Albino Farm (DVD Review)

  • Fangoria
I should probably hate Albino Farm; the Mti Home Video release has all the ingredients of irritatingly shallow horror. Yet as hard as I try to push it away, I have to embrace it. I should make a disclaimer before we continue: I have a perhaps irrational enthusiasm for the foolish-travelers-meet-awesome-looking-mutants-who-eat-people subgenre. From The Hills Have Eyes to Wrong Turn 2…I love ’em all. When I learned I was being assigned a film called Albino Farm, my eyes lit up with childlike wonder.

I was disappointed. Yet I was not entirely let down.

Joe Anderson and Sean McEwen wrote/directed/produced this tragic tale of four stereotypically ignorant college kids with distinct horror personality types. Stacey (Australian star Tammin Sursok) is the kind-hearted All-American girl. Melody (Alicia Lagano) is the foul-mouthed tough chick; her apparent boyfriend Brian (Nick Richey) is the obnoxious frat-boy jerk. Sanjay (Sunkrish Bala) is the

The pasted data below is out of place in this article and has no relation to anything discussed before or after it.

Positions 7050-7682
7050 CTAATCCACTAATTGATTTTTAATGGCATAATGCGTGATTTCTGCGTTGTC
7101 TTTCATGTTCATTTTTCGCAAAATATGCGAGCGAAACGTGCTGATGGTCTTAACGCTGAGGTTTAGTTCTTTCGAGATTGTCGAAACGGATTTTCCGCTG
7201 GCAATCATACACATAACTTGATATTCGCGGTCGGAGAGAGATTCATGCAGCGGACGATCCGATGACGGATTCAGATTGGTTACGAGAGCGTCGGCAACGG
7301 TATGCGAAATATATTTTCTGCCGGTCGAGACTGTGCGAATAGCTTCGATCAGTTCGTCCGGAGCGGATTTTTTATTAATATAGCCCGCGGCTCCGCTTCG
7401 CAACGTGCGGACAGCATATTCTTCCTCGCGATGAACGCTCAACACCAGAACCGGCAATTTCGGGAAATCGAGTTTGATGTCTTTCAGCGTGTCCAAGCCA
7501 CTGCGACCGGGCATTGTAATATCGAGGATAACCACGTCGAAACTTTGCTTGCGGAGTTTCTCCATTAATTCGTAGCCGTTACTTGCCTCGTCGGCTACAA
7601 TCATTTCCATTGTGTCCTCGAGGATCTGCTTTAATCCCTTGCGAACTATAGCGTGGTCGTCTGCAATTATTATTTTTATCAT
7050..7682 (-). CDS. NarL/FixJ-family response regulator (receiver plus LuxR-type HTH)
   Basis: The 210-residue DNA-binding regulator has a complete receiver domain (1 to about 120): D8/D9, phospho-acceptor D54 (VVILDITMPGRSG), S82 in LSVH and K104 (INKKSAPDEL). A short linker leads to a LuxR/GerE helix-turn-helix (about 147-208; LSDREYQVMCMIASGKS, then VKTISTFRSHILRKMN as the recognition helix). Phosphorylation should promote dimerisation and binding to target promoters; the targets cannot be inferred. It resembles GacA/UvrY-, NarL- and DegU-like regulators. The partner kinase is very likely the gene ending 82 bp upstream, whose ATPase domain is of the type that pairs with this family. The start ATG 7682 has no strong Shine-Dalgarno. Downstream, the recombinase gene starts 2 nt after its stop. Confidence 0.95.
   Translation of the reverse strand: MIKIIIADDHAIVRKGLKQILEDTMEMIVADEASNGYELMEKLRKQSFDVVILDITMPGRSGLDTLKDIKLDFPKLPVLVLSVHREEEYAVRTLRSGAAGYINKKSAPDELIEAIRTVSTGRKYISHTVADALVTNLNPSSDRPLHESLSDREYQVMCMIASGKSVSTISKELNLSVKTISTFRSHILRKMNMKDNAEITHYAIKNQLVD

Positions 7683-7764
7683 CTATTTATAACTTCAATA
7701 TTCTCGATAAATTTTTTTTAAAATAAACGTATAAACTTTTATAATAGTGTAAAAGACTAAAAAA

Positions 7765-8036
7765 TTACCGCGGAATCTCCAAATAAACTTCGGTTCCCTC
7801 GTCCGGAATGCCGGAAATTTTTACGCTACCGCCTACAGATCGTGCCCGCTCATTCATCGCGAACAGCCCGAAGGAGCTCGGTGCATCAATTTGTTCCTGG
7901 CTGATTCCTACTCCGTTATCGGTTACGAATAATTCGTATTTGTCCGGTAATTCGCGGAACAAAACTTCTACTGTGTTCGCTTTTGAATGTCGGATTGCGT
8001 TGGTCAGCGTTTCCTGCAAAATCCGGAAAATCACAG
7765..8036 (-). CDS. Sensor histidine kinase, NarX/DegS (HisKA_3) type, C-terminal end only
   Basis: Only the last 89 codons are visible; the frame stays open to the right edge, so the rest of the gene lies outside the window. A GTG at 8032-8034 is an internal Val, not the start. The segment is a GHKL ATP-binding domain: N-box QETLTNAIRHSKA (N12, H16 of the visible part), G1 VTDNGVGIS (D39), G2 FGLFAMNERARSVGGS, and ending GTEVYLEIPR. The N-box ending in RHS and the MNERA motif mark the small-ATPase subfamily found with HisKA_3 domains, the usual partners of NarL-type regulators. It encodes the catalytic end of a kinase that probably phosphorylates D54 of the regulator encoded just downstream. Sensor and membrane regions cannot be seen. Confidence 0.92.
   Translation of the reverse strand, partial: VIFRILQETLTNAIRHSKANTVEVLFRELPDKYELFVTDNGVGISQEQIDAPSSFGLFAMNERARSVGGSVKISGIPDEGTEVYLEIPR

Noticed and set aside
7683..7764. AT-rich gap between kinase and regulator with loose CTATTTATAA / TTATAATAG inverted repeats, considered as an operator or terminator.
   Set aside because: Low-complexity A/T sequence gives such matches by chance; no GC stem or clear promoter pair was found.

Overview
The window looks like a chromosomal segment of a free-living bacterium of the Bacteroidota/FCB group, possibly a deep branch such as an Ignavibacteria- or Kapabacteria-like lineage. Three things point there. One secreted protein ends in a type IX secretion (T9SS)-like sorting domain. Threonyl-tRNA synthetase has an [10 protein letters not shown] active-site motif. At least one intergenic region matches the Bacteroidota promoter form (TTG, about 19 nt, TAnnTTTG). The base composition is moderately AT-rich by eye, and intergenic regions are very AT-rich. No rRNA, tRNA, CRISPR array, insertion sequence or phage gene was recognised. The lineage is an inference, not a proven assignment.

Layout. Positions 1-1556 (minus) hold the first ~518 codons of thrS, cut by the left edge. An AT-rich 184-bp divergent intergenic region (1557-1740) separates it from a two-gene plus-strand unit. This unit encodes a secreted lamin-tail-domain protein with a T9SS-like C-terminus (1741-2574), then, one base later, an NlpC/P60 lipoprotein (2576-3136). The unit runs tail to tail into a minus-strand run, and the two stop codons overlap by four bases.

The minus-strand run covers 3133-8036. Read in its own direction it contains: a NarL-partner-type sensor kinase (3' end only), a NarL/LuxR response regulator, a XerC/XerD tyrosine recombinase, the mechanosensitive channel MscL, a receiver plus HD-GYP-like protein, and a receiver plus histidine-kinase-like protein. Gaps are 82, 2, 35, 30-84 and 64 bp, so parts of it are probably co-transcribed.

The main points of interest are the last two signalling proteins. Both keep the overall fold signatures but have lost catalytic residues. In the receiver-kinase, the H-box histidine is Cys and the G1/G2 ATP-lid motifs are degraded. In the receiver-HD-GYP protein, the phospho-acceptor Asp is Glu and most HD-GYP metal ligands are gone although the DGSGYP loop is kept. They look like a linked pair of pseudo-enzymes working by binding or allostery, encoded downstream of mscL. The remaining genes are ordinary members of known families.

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Down on the Albino Farm

  • Fangoria
Horror cinema has for some time mined folklore for inspiration, whether it be Eastern Europe’s belief in vampirism or Mexico’s love affair with the goat-sucking chupacabra. American filmmakers Sean McEwen and Joe Anderson, whose feature Albino Farm hits DVD September 22 from Mti Home Video, followed suit in crafting their backwoods fright feature.

“One of the original ideas we kept coming back to,” McEwen tells Fango on the set, “was based on an actual legend specific to southern Missouri and the Ozarks about the ‘albino farm.’ There was a good foundation for a story, but it definitely needed a lot of meat put on its bones, which also gave us the opportunity to really take the creative ball and run with it.”

To help explain the urban legend from which the film’s storyline is derived (while driving to southern Missouri on a “travel day” following the previous evening’s lightning strike,
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